Airlines have taken harsh restructuring measures to curb cash outflows
Airlines have been forced to adjust their costs down to their much lower levels of revenue to mitigate the risk of running out of money and going out of business. The Q1 earnings announcements of major airlines revealed restructuring measures including:
- Grounding of planes: In March and April, Cathay Pacific, for example, cut capacity by -65% while United Airlines reduced international schedules to Asia and Europe by -20%. European airlines, such as Ryanair, Lufthansa, EasyJet and British Airways, also stepped up flight cancellations to reduce capacity, slashing more than 400 flights last month to countries including Italy, Germany and the U.S. It is estimated that up to 75% of the world’s overall fleet could have been grounded as a result of Covid-19 travel restrictions over the two-month lockdown period.
- Vouchers for future travel instead of refunds for cancelled flights: Total refunds still to be paid by airlines were estimated at around USD28bn as of May. It’s no surprise that most airlines have urged the European Commission to temporarily suspend the law granting customers full refunds for cancelled flights.
- Temporary furloughs: Several airlines have responded to the crisis by imposing unpaid leave and freezing pay to employees. In February for example, Cathay’s CEO asked its near-30,000 workforce to take unpaid leave on a voluntary basis to help the airline preserve its cash. About 100,000 workers at the four largest U.S. carriers (American, United, Delta and Southwest airlines) were asked to take voluntary unpaid or low-paid leaves.
- No dividends or stock buyback programs: The strings attached to the USD50bn aid package enacted to help America’s stricken airlines have forced major U.S. carriers into ceasing any stock buybacks and dividends, their main channels for rewarding investors, which has made their shares less attractive. Other major carriers around the world face the same situation.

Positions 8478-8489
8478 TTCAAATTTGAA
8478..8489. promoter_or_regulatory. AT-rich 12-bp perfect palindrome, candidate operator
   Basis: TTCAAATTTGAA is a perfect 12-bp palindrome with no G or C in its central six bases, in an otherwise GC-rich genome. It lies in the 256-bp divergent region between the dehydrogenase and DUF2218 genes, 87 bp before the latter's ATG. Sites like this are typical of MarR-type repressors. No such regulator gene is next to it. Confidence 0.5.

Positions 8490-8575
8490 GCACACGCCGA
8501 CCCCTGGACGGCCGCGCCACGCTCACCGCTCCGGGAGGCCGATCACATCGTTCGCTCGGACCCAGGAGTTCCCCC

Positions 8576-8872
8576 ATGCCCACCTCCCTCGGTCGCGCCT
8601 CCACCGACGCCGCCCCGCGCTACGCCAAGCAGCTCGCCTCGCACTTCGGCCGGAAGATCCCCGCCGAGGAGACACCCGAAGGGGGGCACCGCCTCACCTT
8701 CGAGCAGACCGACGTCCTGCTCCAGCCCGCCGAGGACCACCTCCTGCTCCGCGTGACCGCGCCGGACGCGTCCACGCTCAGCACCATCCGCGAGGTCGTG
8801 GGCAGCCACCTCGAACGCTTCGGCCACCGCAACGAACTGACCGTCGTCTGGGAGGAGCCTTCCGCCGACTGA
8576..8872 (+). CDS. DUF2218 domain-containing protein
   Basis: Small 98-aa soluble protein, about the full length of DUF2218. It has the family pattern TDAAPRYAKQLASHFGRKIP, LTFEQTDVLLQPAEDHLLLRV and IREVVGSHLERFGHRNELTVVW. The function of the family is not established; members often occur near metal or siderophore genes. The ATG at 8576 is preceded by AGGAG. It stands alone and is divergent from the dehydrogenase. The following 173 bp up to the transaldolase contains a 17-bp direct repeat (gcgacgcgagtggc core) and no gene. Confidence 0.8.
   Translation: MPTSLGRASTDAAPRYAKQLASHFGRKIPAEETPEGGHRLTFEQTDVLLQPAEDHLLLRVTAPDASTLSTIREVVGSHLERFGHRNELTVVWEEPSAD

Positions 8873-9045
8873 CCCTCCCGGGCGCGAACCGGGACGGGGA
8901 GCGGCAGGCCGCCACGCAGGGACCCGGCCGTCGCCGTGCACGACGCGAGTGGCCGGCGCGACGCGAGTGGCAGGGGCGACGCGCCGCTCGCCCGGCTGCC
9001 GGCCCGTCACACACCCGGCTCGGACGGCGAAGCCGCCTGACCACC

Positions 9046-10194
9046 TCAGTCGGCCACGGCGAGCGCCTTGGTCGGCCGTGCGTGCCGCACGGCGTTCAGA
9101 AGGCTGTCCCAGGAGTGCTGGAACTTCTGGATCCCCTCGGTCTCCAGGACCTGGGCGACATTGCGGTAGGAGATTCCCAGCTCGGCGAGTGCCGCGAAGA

The measures taken to withstand the current storm in a longer-term context are equally severe:
- Massive lay-off plans loom ahead: Airlines are running up losses partly because they can’t furlough or cut their staff more deeply than their bare-bones flight schedules. So, permanent cuts in the well-paying jobs found across the air sector are inevitable and coming soon. British Airways has already planned to remove around 30% of its workforce, while Ryanair could lay off 3,000 employees - mainly pilot and cabin crew jobs - starting next July if Covid-19 restrictions continue to batter the travel industry. In the U.S., deep job cuts are coming after October 1 as the federal bailout for the airline industry covers around two-thirds of overall labor costs through September. Estimates suggest that up to a third of the sector’s jobs - roughly 750,000 pilots, flight attendants, baggage handlers, mechanics and others - could disappear.
- Postponements of rents to aircraft lessors: Airlines who lease aircraft have approached their lessors for rent or loan payment holidays or waivers in order to preserve cash. Some airlines are looking to enter into loans or sell assets quickly in order to raise cash, for instance by the sale and leaseback of aircraft. Most lessors and banks have sought to work with their airline customers and agree to rent holidays or the restructuring of payments. Indeed, if the fundamental business of an airline is sound, it is better in the long term to ensure an airline’s survival than to risk its failure and to have to go through the process of repossession, which typically results in losses such as rent arrears and transition costs. In any event, many lessors consider that it makes little sense taking back aircraft at a time when demand is low, and placing them at all, let alone at a similar rental, will be difficult. More broadly, younger, fuel-efficient narrow-body aircrafts are best positioned to be key for airlines and lessors post-pandemic.